Africa needs strong partners to overcome pandemic and conflict
By Adhere Cavince
The high level meeting by the United Nations Security Council at the urging of China to address the double challenge of conflict and post pandemic economic reconstruction in Africa is a step in the right direction. Africa remains the most economically afflicted by the global health crisis. The pandemic has wiped out millions of jobs, created social vulnerabilities and pushed additional estimated 114 million people back into absolute poverty. Africa’s Economic growth prospects have equally dwindled and are estimated at 3.4 per cent for 2021, compared to 6 per cent globally.
Only 1.5% of Africa’s population has so far been vaccinated with a first dose, compared with 35% in Europe and 52% in the North America, according to Our World in Data project at the University of Oxford. With a case fatality rate of 2.7% compared to the global 2.2%, the head of Africa Centres for Disease Control and Prevention John Nkengasong, has since warned that the pandemic situation in the continent could worsen even as India export ban on the Oxford-AstraZeneca vaccine continues.
The Pandemic also unfolded on the backdrop of multiple intra and cross-country conflicts that were already threatening sustainable basis for peace, stability and development across the African continent. With the debilitating impacts of the pandemic playing out in more resource deprived regions of Africa, the world could witness even more erosion of peace and stability.
China’s own comprehensive approach to peace and security bears much relevance to the African continent. Internal volatility and instability that often calls for government response by the police or military could be fueled by despair as a result of joblessness, poverty, and corruption. Yet these challenges cannot be sustainably addressed through hard power. A carefully designed economic empowerment interventions could be the key to resolving such conflict.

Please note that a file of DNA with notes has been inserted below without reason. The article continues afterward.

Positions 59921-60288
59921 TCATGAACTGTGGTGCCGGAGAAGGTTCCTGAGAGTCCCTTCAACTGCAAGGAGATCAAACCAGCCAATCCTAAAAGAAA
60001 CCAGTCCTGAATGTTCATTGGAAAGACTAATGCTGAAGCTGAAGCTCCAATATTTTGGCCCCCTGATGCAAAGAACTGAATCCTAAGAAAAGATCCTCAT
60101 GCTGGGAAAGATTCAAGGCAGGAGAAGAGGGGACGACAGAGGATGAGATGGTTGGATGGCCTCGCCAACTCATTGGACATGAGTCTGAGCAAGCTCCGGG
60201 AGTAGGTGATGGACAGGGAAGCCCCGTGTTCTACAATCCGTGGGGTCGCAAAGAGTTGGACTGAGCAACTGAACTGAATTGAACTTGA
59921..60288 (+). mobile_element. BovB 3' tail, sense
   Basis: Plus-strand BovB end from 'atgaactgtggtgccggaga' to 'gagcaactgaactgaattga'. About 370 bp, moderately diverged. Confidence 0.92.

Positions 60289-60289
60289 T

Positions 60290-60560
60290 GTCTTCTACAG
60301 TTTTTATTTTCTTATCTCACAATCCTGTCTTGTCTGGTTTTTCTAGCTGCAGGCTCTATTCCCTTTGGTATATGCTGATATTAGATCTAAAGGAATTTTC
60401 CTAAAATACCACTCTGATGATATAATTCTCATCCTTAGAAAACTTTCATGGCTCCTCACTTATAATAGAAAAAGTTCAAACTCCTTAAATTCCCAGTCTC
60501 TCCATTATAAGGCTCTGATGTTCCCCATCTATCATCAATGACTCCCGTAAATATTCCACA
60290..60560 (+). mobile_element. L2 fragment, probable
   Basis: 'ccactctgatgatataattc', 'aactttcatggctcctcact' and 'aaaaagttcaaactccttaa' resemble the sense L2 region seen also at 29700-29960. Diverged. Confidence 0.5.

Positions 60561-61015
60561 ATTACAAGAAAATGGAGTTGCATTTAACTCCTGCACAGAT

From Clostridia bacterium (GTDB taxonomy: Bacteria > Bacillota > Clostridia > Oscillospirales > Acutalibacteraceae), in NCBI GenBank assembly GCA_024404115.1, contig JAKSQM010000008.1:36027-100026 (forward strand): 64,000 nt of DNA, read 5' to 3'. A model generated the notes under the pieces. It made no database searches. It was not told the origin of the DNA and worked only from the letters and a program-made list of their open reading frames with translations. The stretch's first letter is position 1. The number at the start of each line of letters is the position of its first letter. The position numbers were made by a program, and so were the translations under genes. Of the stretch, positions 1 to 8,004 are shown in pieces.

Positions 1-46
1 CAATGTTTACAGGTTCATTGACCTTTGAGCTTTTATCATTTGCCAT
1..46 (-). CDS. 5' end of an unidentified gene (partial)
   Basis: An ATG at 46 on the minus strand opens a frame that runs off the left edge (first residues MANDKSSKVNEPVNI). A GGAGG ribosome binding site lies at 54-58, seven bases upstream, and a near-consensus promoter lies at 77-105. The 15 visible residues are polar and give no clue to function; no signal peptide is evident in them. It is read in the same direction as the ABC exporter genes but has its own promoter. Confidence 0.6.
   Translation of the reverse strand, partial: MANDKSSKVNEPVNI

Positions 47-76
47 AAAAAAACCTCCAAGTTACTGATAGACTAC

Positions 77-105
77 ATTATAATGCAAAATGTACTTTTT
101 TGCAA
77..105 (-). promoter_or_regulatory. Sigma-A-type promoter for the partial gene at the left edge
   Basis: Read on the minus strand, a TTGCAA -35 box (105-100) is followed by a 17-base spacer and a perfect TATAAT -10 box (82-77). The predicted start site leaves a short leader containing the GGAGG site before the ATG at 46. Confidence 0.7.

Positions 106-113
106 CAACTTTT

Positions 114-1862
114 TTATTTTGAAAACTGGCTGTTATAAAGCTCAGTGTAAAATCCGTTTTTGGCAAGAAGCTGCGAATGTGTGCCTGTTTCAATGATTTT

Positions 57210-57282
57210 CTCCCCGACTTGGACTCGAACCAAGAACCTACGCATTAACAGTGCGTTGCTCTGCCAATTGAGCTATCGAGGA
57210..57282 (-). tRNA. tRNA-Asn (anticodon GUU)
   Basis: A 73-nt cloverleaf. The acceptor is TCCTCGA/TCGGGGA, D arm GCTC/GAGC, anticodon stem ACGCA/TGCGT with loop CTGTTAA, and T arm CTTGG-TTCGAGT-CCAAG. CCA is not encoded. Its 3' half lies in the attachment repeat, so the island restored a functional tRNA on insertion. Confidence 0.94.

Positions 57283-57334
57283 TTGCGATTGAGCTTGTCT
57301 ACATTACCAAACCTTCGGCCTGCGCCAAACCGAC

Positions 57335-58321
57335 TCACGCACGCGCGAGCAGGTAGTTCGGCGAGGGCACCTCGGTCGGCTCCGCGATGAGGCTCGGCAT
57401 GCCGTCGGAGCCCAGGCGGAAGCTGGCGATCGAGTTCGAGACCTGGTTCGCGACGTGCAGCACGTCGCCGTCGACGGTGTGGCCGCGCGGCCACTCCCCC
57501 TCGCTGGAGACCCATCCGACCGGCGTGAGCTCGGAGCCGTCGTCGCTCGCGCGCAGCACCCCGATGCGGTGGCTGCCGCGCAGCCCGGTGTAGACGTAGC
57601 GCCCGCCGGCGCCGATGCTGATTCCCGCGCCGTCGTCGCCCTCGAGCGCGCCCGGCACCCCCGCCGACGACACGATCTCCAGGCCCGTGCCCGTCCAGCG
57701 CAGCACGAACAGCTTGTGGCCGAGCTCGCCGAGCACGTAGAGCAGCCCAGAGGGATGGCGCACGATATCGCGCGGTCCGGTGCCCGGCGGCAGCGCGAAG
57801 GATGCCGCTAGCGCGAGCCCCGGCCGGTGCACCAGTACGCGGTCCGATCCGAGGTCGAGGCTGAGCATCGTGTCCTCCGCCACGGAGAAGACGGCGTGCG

Beyond the traditional conceptualization of national security, new threats like cybercrime, climate change, pandemics, and violent extremism require novel approaches grounded in progressive and inclusive forms of international relations such as multilateralism. States can’t act in compartments. They must be willing to reach out to each other as a way of generating solutions to the cross-border challenges that are currently afflicting the world.
That is why the new Partnership for Africa’s Development recently launched by China and Africa is important. The initiative seeks to move beyond the traditional conceptualization of peace and security into holistic approach that seeks to resolve root causes of conflict while powering development in the continent.
External actors must be willing to listen to the African voices and contribute to the search for the intrinsic and endogenous solutions to the challenges facing the continent spanning governance, economics and politics.
On the Covid-19 pandemic, China has extended substantial support to the continent. Beijing has marshaled an all of society approach to offer not just epidemic control experience but also massive donations and direct purchases of essential medical supplies needed to counter the disease in Africa. China has also followed up on its commitment to assist African countries to manage economic difficulties through loan restructuring and debt cancellations; besides making available its vaccines to the continent.
Only inclusive development can cement the foundation for post-pandemic economic recovery and for lasting peace and stability in Africa. Chinese enterprises on the continent have continued to operate even in the face of the pandemic. This has not only enabled completion of projects crucial to Africa’s productive sectors; many young Africans engaged by the companies have enjoyed sustained employment when as millions of jobs are wiped out by the global health crisis.
China is setting a good precedent that can be emulated by other development partners to assist the continent navigate the difficult terrain occasioned by the pandemic and forge a new path to socio-economic progress. Beyond access to vaccines, targeted investments that can spur job and wealth creation across Africa are also needed. African has proven to be a rational business case for partners who have successfully decoded the continent’s potential.
The writer is a scholar of international relations with a focus on Africa-China relations. Twitter: @Cavinceworld